Rebroking Life Cover

How often should life cover be rewritten? We have an adviser who rewrites plans every couple of years once the clawback period has ended. I do not think he advises them to cancel the previous ie I cannot advise you to cancel what you have as but I can offer you this one which is cheaper, has lots of great add ons etc so up to you if you want to switch.. I was always under the impression that unless there was a considerable difference in price for life cover then not to rebroke OR to be extremely careful re CIC due to either conditions covered in a previous plan not being offered in a new plan or possible new medical conditions. Just wondering whether I am too cautious in this regard.

Comments

  • I think if you can get the same quality policy for a lower price, or a better policy for the same price, or a better policy for a lower price, or maybe even a much better policy for what the client perceives as an acceptable increase in cost (e.g better income protection or critical illness terms) then re-broke as much as you like. If none of these apply, then surely it is just churning. Yes, I would agree that you have to be very, very careful that the new policy is at least equivalent to the old policy and comparing detailed terms and conditions is not going to be a walk in the park.

    Saying the adviser can't advise them to cancel what they already have seems very odd?If it is just a replacement contract, it is vital to advise them not to cancel the old policy until the new policy is on risk, and then to cancel the old policy once the new is on risk.

    Whether you can make a decent profit doing this (comprehensively comparing policy terms, issuing suitability, getting the new policy on risk etc) I don't know.

  • benjaminfabibenjaminfabi Moderator

    Cynic mode engaged, if you took the maximum commission the first time, then strategically sacrificed the right amount to get the replacement premium to a lower amount, it might be possible to rebroke the same cover several times over. But I'm not sure it would be suitable and it certainly wouldn't be ethical.

    Benjamin Fabi FPFS
    Chartered Financial Planner
  • NathNath Member

    Agree with Ben, sounds like he is churning as he is doing it purely because the clawback period has ended and for no other reason. Have the clients circumstances changed? Was the original policy ever suitable if its being replaced every few years? To say he can't advise them to cancel the existing plan again seems a nonsense. Surely he should be comparing the plans and saying why the new one is better than the old one and this should be in the report.

    If the new plan is better or like for like but with a lower premium then I suppose fair enough as the client is not worse off, but it seems like the adviser is looking for an 'angle' to sell a new product for more commission, not because its in the clients best interests.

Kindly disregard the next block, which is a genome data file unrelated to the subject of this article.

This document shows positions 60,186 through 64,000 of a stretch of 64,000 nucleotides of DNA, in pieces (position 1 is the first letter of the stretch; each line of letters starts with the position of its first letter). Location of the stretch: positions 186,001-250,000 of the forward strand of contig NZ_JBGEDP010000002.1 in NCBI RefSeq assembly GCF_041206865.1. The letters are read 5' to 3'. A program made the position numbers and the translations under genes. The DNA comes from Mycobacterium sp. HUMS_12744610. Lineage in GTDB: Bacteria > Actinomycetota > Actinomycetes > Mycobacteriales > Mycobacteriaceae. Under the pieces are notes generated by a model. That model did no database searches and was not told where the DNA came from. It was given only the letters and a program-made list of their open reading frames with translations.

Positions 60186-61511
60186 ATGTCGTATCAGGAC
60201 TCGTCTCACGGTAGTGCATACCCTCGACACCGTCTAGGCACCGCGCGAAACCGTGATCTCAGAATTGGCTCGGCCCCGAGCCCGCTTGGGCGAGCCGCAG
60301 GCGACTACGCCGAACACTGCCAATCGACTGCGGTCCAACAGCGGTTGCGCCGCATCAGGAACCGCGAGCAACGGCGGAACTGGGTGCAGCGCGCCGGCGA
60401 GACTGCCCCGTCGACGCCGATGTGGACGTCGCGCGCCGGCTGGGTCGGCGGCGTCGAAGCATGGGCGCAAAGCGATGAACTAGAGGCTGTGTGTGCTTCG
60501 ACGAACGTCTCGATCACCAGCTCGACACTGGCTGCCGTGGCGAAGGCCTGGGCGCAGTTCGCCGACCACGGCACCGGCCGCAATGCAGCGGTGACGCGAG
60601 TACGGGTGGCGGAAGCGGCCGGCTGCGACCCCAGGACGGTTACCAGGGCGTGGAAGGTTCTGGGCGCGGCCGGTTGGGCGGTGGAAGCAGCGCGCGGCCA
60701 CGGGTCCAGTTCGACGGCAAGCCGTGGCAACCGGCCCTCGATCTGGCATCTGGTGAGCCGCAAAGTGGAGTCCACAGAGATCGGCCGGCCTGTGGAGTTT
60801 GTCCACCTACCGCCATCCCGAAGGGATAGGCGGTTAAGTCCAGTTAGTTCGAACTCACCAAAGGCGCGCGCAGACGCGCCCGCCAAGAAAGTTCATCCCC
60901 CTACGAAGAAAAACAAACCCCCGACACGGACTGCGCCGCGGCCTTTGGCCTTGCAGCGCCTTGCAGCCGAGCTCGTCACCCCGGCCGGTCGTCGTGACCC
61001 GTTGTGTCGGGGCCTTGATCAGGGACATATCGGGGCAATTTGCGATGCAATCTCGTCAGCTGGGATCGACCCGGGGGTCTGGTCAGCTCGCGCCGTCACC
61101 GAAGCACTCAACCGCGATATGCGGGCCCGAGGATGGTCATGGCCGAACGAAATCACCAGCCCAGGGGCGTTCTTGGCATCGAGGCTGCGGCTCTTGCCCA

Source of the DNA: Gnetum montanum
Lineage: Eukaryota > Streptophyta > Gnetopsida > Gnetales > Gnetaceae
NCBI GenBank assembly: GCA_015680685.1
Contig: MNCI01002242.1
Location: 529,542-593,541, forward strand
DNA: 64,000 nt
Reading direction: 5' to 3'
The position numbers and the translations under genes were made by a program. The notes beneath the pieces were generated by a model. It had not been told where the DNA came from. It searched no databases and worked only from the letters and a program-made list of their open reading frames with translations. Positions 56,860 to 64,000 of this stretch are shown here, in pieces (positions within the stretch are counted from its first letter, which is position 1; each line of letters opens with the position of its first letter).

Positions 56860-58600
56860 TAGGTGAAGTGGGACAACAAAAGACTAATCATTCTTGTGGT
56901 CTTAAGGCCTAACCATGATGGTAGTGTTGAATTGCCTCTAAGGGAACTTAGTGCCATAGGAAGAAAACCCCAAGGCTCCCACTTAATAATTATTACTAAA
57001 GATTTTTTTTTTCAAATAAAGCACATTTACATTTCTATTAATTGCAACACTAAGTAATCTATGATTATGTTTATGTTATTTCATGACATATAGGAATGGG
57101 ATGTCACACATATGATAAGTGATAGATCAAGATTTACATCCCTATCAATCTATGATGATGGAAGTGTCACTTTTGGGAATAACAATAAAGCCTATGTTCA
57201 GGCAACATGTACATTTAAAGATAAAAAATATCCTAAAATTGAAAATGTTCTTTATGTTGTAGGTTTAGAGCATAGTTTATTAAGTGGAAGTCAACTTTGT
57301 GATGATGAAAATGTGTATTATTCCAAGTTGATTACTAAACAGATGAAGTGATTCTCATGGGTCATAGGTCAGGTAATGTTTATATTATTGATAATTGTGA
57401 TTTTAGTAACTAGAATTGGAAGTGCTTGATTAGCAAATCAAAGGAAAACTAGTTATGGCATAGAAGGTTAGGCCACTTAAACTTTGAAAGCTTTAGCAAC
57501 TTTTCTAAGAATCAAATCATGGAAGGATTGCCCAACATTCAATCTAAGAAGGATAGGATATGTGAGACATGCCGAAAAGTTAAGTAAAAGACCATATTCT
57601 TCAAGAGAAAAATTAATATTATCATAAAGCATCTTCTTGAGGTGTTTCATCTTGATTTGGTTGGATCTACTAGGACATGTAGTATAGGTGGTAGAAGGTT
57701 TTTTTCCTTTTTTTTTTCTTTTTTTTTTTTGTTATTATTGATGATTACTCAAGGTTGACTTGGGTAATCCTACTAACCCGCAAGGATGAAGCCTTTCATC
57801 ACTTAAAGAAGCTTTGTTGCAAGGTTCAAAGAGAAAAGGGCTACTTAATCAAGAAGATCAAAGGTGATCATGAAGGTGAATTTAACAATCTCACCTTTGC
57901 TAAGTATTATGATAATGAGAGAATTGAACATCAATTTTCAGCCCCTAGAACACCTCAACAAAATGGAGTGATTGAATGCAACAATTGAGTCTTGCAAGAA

• edited June 9

    You are being too cautious. It's absolutely fine to advise on new protection for equal or same benefits whatever the saving and as often as you'd like.

    Clearly, he's only doing it for the commission (because a decent adviser would charge separately to save on the premiums - it's not free money). But i don't think you have any thing to worry about if you can evidence an improved product.

    I'm also not sure why its not ok to advise the client to cancel old inferior plans. I wonder if he's actually NOT selling a better product than previous.

  • CaroCaro Member

    I have worked in places where we have done a review of the cost of life cover as part of the annual review. If we could find the same cover, with all the same benefits for a lower cost, we would have the conversation with the client and let them know.

    Invariably, it didn't happen often as they are obviously older every time we looked at it, but for WOL cases, where they were on maximum and there were cheaper balanced options providing the same level of cover, it's always worth a conversation. That said, we were fee based so commission didn't play a part in it, and it was usually part of the review service.

    Re cancelling the old cover, if he is introducing a new, improved policy, why wouldn't he recommend the cancellation of the old policy? If the client becomes overinsured and paying too much, that could be grounds for a complaint.

    I don't think there is any issue at how often you look at rebroking, it will of course depend on the client's circumstances and if there is demonstrable value to the client from doing it, I can't see an issue, as long as it's evidenced, documented and the client understands the costs.

    If there is no evidence of any improvement or client benefit, I think you would be hard pressed to justify it, even if the costs were the same. I guess it boils down the question of is it in the client's best interest? If not, don't do it!

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